Following my statistics

Google Analytics is an entirely free tool that enables you to follow the statistics for your website’s activity. You can therefore analyse and optimise your visitors’ favourite content. This tutorial explains the most useful indicators for you to monitor. To go further, demos and help guides are available on the Google Analytics website.

I configure my website 

You first need to own or create a Google account (which can be associated with your current email address, you don’t have to create a @gmail address).

Connect to Google Analytics using your Google login information.

Create an account and specify the name and URL of your website. Once the configuration finished, your will obtain a tracking ID under the form “UA – 12345678-1” and a few lines of code.

You will then need to add this ID to your website. This is more or less easy depending on your content management tool:

  • In the simplest case, you just need to copy/paste the lines of code of the Google Analytics tracker or simply the tracking ID in a dedicated field of the back-office of your website

  • In some cases, you need to add a free Google Analytics plugin to your website, which you will then configure in the same way with the tracking ID (for example, GA Google Analytics for Wordpress).

  • In the most complex cases, you will need to copy the piece of tracking code into the header file of your website (“header.php”), just before the </head> tag.
    If needed, refer to the FAQs or help forum of your back-office, as this subject has probably been discussed there

Once this task done, you need to make sure it works. This can take a few minutes or even a few hours. Go onto your website, and open Google Analytics in another window. Click on “Real time” in the left-hand column, you should have at least one visit (yours) displayed.

Audience - overview

Start by defining your reference period.

Users vs Session: a user is a visitor that is “using” your website to view information, do a simulation, etc. A session is a 30-minute period. A single user can lead to several sessions on your website.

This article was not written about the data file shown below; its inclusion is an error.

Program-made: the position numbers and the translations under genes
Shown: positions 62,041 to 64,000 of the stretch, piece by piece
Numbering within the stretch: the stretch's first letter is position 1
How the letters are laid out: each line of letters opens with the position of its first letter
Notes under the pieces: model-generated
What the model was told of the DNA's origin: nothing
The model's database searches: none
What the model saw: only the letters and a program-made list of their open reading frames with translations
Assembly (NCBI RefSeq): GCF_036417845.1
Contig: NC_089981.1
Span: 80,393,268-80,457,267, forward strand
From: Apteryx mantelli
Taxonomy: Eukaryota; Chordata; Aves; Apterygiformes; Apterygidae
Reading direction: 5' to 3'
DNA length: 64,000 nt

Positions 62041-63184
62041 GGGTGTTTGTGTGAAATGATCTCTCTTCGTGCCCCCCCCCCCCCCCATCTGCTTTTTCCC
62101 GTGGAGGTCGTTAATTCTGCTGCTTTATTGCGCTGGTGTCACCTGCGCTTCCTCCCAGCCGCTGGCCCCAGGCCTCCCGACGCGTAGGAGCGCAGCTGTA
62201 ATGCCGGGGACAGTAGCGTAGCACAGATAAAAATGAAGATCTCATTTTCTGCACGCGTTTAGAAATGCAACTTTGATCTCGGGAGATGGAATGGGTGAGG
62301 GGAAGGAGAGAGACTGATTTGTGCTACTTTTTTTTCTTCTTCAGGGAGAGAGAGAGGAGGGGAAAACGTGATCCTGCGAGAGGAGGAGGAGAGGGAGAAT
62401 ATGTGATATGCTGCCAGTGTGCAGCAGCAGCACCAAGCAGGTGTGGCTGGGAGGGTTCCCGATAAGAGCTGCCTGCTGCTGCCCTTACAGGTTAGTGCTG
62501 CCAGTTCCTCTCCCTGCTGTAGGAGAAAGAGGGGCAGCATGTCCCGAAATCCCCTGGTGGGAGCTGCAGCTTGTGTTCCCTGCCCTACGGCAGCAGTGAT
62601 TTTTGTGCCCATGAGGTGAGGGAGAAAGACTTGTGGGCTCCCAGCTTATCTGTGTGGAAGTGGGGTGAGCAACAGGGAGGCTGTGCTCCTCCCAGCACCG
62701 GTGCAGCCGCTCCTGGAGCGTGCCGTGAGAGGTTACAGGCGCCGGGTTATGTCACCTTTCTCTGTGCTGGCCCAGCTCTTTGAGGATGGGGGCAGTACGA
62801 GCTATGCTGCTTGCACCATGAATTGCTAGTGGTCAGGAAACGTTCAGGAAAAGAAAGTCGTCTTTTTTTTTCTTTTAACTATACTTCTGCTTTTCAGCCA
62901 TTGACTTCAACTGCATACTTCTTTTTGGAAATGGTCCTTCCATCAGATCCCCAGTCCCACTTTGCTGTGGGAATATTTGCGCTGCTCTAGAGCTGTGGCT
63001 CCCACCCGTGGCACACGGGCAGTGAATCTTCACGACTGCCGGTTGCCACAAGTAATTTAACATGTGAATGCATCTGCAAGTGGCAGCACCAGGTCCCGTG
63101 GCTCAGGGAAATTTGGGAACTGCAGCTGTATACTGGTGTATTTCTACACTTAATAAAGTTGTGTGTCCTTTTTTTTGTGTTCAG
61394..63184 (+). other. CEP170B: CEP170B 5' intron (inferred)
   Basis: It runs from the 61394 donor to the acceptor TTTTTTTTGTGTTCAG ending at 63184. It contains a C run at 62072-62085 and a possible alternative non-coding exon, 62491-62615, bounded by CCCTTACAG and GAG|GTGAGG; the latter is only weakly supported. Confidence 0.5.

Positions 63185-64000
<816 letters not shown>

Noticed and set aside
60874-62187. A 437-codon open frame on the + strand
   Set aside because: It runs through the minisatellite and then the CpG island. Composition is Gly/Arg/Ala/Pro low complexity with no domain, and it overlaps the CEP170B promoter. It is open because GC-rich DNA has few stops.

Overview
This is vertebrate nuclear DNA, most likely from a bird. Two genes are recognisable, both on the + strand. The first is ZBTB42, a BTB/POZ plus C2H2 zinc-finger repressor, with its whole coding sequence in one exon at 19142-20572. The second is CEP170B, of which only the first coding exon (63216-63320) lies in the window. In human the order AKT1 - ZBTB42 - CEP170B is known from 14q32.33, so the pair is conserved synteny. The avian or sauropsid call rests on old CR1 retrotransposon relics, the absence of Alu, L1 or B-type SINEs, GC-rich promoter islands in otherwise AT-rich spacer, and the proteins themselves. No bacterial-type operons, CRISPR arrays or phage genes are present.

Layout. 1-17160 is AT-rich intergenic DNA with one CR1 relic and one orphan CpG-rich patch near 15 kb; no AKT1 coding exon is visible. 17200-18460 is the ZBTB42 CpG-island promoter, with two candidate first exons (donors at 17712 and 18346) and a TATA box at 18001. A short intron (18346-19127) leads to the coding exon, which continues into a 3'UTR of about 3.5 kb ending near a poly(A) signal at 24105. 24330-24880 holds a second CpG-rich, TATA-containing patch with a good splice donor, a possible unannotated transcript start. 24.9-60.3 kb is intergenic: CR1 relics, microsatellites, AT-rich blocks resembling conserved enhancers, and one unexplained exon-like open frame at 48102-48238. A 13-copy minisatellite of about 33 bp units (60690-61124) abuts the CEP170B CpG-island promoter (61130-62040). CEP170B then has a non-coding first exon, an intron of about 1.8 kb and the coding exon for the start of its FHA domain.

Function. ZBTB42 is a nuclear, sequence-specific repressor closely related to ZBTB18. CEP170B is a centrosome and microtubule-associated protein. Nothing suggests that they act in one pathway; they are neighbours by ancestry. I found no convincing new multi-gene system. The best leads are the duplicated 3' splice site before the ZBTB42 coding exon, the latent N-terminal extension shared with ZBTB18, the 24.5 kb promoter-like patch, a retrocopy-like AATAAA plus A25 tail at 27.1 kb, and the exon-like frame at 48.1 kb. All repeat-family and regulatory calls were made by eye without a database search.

For example: if the visitor stays 1h on your website, this counts as 2 sessions. If a visitor leaves your website and accesses it again in less than 30 minutes, Google Analytics will count only one session.

The bounce rate: this is the percentage of sessions where only one page is consulted; i.e. the user leaves your page without “interacting” (= clicking on an element of the page). This can either mean they found the information they needed upon arrival (e.g.: the customer service phone no. visible on the homepage), or they were not inspired by the content displayed and did not wish to browse any further.

Average session duration: average time of each visit in minutes.

Audience - Other useful data

Demographics data gives you the age of your visitors to adapt the tone and themes of your website.

Geographic data:



  • The language your visitors speak indicates whether a translation of your website would be relevant.


  • The country tells you whether your audience is local, international, expatriate, etc. to adapt your content.

The “Mobile” criterion: tells you from which type of device visitors connect to your website. By default, most websites are now responsive, but you can make the website even more adapted to its use: for example, users on mobile devices spend a lot less time browsing on a website, they need concise information that is quick to find.




The “channels” tell you where your visitors come from.

The most common are:

  • Organic search: traffic from natural results (not purchased) on any search engine.
  • Direct: visitors who entered the website’s URL directly into the search bar of their browser or saved the page as a favourite.
  • Social: visitors who came from a social network.
  • Referral: visitors who came from a website (excluding social networks) that created a link towards your site.



The “All Pages” entry enables you to consult the most viewed pages. Pages with the URL “/” or “/fr/” are homepages. There can be surprises, the most popular pages are not necessarily those you anticipated or put forward!

The Behavior Flow indicates the paths used by visitors and the abandonment rate between each page



The most relevant data is also listed on your dashboard, on the homepage. This page also tells you the “peak times” for your website. This enables you to schedule the uploading of campaigns or news before your visit peaks.


I export the data as a PDF

To save your data as a PDF, you can go onto any page and click “export” then select “PDF”. To have an overall view, you need to be on the overview (audience > overview).